“No challenge — no challenge — poses a greater threat to future generations than climate change. 2014 was the planet’s warmest year on record. Now, one year doesn’t make a trend, but this does — 14 of the 15 warmest years on record have all fallen in the first 15 years of this century.”
President Obama, January 20th, 2015
Climate science centers from all around the world have been chiming in over the past month confirming that 2014 was indeed the warmest year on record since we have been recording global annual temperatures. On January 16th, both the National Aeronautics and Space Administration (NASA), and the National Oceanic and Atmospheric Administration (NOAA), confirmed 2014 as the hottest year as well. We are thrilled to bring you a “trip down memory lane” courtesy of NASA’s Laura Faye Tenenbaum, who helps us count off the 10 hottest years on record. This post first appeared on NASA’s Global Climate Change Website on January 22, 2015. With Laura’s permission we are reposting it here on ClimateMama.
The 10 warmest years: Not exactly forever ago
by Laura Faye Tenenbaum
In mid-January, 2015, NASA and NOAA announced that 2014 topped the list of hottest years ever recorded. Yikes!
What’s worse, the ten warmest years ever recorded have all occurred since 1998. Yikes again!
I fear this news story might turn into a blip that gets tons of attention and is then forgotten after a few days. But it’s a topic that deserves sustained attention.
So let’s look back at those years and remember what was going on then. What were we focused on during those record-breaking years? What were we doing? I encourage you to think about what was happening in your life.
Here are some of the top news events from the 10 warmest years on record. Although I did not specifically look for environmental or climate-related events, often the most notable event of that year did have a climate connection:
1. 2014 – The People’s Climate March
2. 2010 – The Gulf of Mexico oil spill
The Gulf of Mexico oil spill began on April 20, 2010. It lasted 87 days and spewed about 260 million gallons of crude oil into the ocean, making it the worst marine oil spill in history. Eleven people and countless marine animals were killed.
3. 2005 – Hurricane Katrina
4. 1998 – A massive El Niño
A massive El Niño occurred in the winter of 1997-1998, causing extremely wet and warm conditions across the southern third of the U.S. and extremely dry conditions in Indonesia and Australia. Severe weather events occurred across the globe, including intense rain and flooding in California and tornadoes in Florida.
5. 2013 – Super Typhoon HaiyanSuper Typhoon Haiyan, in November 2013, was the strongest typhoon ever recorded. It caused catastrophic destruction and devastation across Southeast Asia, especially in the Philippines.
6. 2003 – U.S. invasion into Iraq
The U.S. invasion into Iraq began on March 16, 2003 and dominated the news that year.
7. 2002 – Larsen B Ice Shelf shatters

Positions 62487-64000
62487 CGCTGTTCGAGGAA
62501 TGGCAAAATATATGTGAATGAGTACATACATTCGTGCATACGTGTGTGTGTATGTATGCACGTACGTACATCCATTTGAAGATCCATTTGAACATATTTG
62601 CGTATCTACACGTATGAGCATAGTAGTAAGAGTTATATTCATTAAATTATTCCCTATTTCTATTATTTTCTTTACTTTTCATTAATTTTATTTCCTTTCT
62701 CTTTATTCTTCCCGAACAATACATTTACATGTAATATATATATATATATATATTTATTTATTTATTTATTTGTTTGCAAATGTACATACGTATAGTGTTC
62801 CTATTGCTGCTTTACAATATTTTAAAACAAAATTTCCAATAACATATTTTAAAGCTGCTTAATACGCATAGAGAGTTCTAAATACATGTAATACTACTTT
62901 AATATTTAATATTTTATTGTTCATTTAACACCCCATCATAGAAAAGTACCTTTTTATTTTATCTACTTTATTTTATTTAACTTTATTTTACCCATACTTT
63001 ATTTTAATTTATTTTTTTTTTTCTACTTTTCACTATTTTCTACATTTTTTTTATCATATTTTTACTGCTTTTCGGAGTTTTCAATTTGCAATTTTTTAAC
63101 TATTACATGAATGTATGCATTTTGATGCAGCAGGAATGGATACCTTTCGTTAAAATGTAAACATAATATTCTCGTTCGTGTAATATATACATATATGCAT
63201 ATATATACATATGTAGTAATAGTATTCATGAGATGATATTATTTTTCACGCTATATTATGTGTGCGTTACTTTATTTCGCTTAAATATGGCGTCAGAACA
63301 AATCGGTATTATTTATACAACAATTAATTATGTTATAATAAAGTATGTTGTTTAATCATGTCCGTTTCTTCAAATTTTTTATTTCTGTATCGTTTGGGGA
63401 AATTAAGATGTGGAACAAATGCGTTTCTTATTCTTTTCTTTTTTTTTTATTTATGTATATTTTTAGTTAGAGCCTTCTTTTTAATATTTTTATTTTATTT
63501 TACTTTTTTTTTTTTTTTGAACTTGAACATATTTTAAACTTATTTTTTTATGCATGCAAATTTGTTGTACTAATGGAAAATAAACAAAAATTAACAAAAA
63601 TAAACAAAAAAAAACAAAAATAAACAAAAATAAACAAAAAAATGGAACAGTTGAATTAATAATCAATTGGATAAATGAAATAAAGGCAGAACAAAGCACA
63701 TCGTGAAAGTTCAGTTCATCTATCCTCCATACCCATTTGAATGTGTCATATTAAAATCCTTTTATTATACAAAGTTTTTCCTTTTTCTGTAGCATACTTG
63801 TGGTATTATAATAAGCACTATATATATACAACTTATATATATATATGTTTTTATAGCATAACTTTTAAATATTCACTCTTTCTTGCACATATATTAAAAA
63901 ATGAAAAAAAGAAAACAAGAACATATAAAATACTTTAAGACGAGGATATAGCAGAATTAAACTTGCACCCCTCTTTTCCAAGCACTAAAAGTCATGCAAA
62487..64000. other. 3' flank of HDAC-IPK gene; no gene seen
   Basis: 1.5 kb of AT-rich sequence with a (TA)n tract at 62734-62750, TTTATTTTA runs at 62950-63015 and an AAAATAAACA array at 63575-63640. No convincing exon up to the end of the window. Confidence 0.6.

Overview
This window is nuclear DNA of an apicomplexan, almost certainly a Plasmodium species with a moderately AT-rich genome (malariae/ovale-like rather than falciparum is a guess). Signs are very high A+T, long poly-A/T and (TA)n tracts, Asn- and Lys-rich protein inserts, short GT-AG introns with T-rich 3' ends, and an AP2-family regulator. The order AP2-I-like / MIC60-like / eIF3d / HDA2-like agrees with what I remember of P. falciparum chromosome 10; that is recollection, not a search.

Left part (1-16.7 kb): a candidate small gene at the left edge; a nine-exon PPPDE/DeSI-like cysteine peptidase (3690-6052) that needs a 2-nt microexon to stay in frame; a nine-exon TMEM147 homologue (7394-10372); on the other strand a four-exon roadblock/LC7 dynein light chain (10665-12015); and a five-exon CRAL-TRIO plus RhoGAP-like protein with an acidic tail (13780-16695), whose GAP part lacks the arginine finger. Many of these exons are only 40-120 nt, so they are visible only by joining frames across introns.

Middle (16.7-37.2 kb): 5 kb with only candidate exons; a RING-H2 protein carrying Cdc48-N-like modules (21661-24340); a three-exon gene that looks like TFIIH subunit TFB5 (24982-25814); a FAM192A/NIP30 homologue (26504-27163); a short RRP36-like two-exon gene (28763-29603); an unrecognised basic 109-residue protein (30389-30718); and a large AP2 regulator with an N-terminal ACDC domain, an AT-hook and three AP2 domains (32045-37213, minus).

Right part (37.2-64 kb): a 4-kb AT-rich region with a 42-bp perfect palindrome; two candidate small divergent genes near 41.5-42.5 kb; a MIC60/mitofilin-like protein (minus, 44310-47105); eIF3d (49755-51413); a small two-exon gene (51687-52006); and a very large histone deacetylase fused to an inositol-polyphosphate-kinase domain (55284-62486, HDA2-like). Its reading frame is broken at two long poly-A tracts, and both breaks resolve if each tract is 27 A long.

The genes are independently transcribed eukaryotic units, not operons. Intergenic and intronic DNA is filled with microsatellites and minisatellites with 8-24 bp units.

Larsen B Ice Shelf The northern section of the Larsen B ice shelf, a large floating ice mass on the eastern side of the Antarctic Peninsula, before it shattered and separated from the continent.
Photo Credit: NASA’s Earth Observatory/National Snow and Ice Data Center
Between January 31 and April 13, 2002, nearly all of the Larsen B Ice Shelf in the Antarctic Peninsula disintegrated and collapsed. The ice shelf had been stable since the Holocene, but warmer ocean currents around Antarctica caused the 1,250-square-mile shelf to melt and break into the sea.
8. 2006 – Twitter launches
The social networking website Twitter was launched in July 2006. It presently has about half a billion users, including NASA satellites and rovers.
Laboratory tweetup Artist concept of NASA’s Mars Science Laboratory Curiosity Rover with an illustrated astronaut bird.
Photo Credit: NASA/JPL-Caltech
9. 2009 – The United Nations Climate Change Conference
The 2009 United Nations Climate Change Conference was held in Copenhagen December 7-18, 2009. The goal of the conference was to negotiate a deal to reduce carbon dioxide emissions and hold the temperature increase to less than 2 degrees Celsius, but participating nations failed to reach an agreement.
10. 2007 – First iPhone release Earth Now app
The point of this exercise is to say that we have to look at global warming as more than a bunch of numbers and dates on a page. The 10 warmest years have happened so recently that we can easily remember what was going on then. Even the 19- and 20-year-old college students I teach are old enough to remember what was happening and where they were in every one of those years.
Wow, is your mind as boggled as mine is? Share your thoughts in the comments (original post link here.) I look forward to reading them.
Laura Faye Tenenbaum is a science communicator at NASA’s Jet Propulsion Laboratory in California and teaches oceanography at Glendale,CA Community College.